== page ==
We are autistic mothers who have contributed to the online conversation about the play, The Big Things. We write to you as a core group of women who’ve joined together to try to create a constructive response.
Firstly, we would like to thank you for your speedy response in altering the marketing for the play. This fostered good feeling and showed that Kibo wanted to listen to autistic people in a most tangible way.
We’ve been informed that you have been given a printed copy of the open letter to Kibo Productions on the website http://autisticmotherhood.co.uk written by Katherine May, which is gathering many signatories; both autistic mothers and their supporters.
You may also wish to read Rhi Lloyd-Williams beautiful blog post in celebration of autistic motherhood https://autistrhi.com/2018/04/24/in-celebration-of-autistic-motherhood/
Sonia Boué’s outlines why she feels the play’s premise is problematic for autistic women per se (regardless of author’s intent etc.) https://soniaboue.wordpress.com/2018/04/27/autisticmotherhood-misrepresented/
In sharing these posts, we seek not only to inform, but also to invite you into autistic spaces and make the point that online platforms are accessible for us where realtime spaces often aren’t. Without going into detail this is mainly due to invisible disability.
This is in great part why your invitation to an after show panel with Q&A was inaccessible to autistic women, and to those of us who are mothers even more so.
Sadly, failure of access is why we were not represented on your panel. Paul Wady, may believe he can represent autistic women (and mothers more specifically) but he can’t. No man could do. However, from the audio recording he has shared online it is clear that he misrepresented us. This is distressing.
With the benefit of hindsight the discussion (which should be about autistic women’s responses to the play as we are its subject) needed to take a different form. Less haste and wider consultation could have prevented it, though I think we can all recognise the great learning curve involved on all sides.
Yet it is extremely regrettable that the panel and audience members for the Q&A were treated to a further misrepresentation of autistic women. The audience showed a distinct lack of understanding we feel, and an opportunity to hear about us authentically was lost, despite your sympathetic comments about autistic people (which are noted and appreciated).
We truly feel that this should not be allowed to pass without public comment.
A man can’t be a representative for autistic women and this should be acknowledged openly out of respect for us.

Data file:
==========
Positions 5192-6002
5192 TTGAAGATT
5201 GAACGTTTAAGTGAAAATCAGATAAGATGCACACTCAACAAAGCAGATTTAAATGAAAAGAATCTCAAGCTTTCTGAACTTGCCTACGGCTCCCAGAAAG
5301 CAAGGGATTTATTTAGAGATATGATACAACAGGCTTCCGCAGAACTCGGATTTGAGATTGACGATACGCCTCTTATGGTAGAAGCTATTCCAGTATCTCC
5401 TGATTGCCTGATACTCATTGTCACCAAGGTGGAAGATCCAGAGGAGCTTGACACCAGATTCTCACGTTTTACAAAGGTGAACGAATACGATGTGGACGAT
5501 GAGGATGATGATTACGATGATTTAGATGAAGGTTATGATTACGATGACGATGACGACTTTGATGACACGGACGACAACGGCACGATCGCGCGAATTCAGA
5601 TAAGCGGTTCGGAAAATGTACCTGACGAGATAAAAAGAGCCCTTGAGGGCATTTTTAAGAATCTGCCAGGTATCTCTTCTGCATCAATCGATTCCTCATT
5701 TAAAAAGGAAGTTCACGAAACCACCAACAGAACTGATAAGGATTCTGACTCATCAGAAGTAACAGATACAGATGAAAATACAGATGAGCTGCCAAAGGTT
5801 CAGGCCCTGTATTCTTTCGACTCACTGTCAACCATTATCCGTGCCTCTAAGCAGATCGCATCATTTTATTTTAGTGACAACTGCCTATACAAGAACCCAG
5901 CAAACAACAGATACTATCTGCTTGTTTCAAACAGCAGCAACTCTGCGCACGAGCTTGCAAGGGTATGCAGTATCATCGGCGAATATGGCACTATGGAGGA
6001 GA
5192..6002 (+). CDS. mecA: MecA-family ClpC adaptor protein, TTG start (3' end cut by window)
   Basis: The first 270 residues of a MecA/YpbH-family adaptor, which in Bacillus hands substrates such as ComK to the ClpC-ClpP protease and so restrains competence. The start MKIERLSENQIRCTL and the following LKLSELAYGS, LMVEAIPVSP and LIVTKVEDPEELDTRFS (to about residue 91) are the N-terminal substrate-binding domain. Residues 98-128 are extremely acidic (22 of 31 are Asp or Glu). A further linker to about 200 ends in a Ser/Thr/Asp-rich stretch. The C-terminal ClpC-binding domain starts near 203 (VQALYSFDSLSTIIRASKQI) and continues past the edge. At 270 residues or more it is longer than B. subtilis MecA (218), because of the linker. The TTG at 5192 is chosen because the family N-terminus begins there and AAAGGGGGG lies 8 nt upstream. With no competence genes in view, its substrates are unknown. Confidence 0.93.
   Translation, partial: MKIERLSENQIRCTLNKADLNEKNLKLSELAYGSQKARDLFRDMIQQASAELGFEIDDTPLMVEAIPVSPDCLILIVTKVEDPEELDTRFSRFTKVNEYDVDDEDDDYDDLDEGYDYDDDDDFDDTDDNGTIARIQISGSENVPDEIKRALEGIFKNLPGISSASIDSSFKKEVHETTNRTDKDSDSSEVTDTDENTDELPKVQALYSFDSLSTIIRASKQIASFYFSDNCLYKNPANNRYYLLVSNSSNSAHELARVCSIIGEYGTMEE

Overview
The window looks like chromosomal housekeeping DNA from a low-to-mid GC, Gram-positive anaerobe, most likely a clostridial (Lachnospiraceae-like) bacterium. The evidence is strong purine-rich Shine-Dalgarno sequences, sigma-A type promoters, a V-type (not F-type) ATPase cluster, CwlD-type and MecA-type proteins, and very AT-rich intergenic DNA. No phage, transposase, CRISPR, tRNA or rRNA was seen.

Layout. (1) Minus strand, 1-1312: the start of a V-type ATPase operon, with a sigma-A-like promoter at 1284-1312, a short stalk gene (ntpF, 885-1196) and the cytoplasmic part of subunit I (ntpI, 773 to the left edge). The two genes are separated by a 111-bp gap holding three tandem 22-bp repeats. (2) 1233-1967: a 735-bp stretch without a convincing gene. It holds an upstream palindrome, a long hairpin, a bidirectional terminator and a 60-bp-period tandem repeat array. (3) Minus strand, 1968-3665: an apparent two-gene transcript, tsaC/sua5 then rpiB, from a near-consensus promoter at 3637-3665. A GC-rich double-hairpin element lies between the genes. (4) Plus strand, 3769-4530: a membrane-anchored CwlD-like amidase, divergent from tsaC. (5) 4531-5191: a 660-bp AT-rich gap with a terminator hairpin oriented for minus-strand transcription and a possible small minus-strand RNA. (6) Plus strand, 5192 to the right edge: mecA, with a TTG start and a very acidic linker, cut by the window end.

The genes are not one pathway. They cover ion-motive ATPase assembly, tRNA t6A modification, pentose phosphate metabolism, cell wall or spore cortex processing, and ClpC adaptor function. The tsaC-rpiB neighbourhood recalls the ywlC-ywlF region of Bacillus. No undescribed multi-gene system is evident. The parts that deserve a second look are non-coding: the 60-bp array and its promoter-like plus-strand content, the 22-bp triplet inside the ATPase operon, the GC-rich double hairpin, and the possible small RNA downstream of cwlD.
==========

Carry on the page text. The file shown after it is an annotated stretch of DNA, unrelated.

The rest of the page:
We now feel what is needed is a distancing from Kibo’s conversation with Paul Wady – in essence what the panel boiled down to on the night – from Kibo’s conversation with autistic women which can be carried out directly (and accessibly).
It is clear that Paul has his own thoughts and creative agenda which he is entitled to, but do not in this case converge with the main points at hand.
We really do appreciate you must feel bombarded from all sides (we are a vocal and multifaceted community of people) but hope that we can open up a dialogue. We look forward to hearing from you on the next step. We are open to discussions which accommodate our access needs and are respectful of our demographic.
The Autistic Motherhood website and hash tag have come into existence to bring coherence to the debate and to form a central point for information and comment. We will be happy to publish your forthcoming statement, or indeed a conversation with the Autistic Motherhood group should this be made possible.
Finally, we would like to commend Kibo for reaching out to the autistic community. These conversations are challenging, many of us are also creatives and professional people, and we understand how hard it can be when a piece of work receives such criticism. Dialogue about why a creative work may lack sufficient sensitivity is especially hard across neurologies as so much nuance can become lost in translation. One of the most useful starting points can be to think about autism as an emerging culture which can best be supported by being allowed the space to flourish in its own right. Being an ally isn’t easy but the attempt to do so is very much appreciated.
With best wishes,
The Autistic Motherhood Group,